The Release of DeRay Mckesson

The prominent Black Lives Matter leader was freed from jail Sunday after he and about 100 other protesters were arrested over the weekend.

Max Becherer / AP

NEWS BRIEF DeRay Mckesson, the prominent Black Lives Matter leader, was released from jail Sunday following his arrest during protests in Baton Rouge, Louisiana, over the fatal shootings of black men by police.

The protest was one of many across the U.S. over the weekend. Combined with arrests in Baton Rouge, police also took into custody about 100 demonstrators in St. Paul, Minnesota. In both cities last week, the death of black men were captured on video. Officers in Baton Rouge killed Alton Sterling, 37, outside a convenience store on Tuesday. A day later, Philando Castile, 32, was shot and killed during a traffic stop in Falcon Heights, a suburb of St. Paul.

Mckesson and others were outside police headquarters in Baton Rouge when officers arrested him. He often wears bright-red shoes at protests, and The Advocate reported that he was recording when an officer said, “You with the loud shoes––if you step back into the street you'll be arrested.”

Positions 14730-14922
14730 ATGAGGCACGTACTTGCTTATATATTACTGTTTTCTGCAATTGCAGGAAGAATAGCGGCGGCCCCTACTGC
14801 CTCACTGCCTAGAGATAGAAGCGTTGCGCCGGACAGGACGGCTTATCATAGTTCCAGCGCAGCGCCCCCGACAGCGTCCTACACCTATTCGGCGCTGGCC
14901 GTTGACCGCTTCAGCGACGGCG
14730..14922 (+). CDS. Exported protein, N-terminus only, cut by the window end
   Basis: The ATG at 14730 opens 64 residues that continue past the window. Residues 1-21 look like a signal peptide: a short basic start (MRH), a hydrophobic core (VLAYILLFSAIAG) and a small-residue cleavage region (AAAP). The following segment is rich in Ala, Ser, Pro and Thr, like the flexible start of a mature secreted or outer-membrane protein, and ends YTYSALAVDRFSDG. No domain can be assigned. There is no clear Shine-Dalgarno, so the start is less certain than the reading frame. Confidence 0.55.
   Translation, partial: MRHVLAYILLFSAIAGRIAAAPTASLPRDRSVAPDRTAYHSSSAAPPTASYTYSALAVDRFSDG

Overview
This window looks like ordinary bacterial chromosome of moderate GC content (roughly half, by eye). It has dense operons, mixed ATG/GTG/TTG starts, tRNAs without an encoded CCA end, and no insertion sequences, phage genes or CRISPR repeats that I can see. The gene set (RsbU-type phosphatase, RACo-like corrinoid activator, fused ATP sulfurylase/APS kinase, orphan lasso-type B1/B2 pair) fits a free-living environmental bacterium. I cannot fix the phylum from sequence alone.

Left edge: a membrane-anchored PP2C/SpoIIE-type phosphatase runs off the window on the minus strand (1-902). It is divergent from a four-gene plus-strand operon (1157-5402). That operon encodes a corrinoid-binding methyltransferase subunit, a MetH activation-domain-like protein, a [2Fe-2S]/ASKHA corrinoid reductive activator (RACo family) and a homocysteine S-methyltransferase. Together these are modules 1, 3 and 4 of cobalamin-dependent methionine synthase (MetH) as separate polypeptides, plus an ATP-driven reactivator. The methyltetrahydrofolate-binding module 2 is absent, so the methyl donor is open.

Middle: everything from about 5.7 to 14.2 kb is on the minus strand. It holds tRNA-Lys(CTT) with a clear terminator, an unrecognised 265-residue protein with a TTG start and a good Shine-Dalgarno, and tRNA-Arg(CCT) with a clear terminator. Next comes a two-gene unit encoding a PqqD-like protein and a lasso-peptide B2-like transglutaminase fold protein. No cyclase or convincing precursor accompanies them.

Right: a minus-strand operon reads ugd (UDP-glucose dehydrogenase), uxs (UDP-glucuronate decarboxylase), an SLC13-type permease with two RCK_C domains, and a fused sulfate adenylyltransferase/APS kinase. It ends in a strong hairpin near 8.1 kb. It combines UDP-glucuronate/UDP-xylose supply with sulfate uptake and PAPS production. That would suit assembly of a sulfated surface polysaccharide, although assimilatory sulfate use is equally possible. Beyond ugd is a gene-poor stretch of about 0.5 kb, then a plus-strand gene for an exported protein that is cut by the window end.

As The Advocate reported:

On the video, Mckesson can be heard talking with fellow protesters and describing what he said was provocative police behavior against protesters.

"The police in Baton Rouge have been truly awful tonight," Mckesson said on the video. "They have provoked people, they chase people just for kicks. The police have been violent tonight. The protesters have not."

Moments later, someone shouts, "This is the police, you're under arrest! Don't fight me! Don't fight me!"

Mckesson responds: "I'm under arrest, y'all!" before the camera is knocked to the ground.

Mckesson was arrested on one count of simple obstruction of a highway. He and others had been demonstrating outside police headquarters, and officers said they asked Mckesson to stay out of a nearby road so they did not interfere with traffic. But Mckesson denies this. He said the area where they stood had no sidewalk, which made staying out of the road impossible. He told The New York Times he believed police unlawfully arrested him, saying they created a  “context of conflict they could exploit.”

Mckesson is one of Black Lives Matter’s most recognizable leaders, and this year the 31-year-old unsuccessfully ran for mayor of Baltimore, where he lives.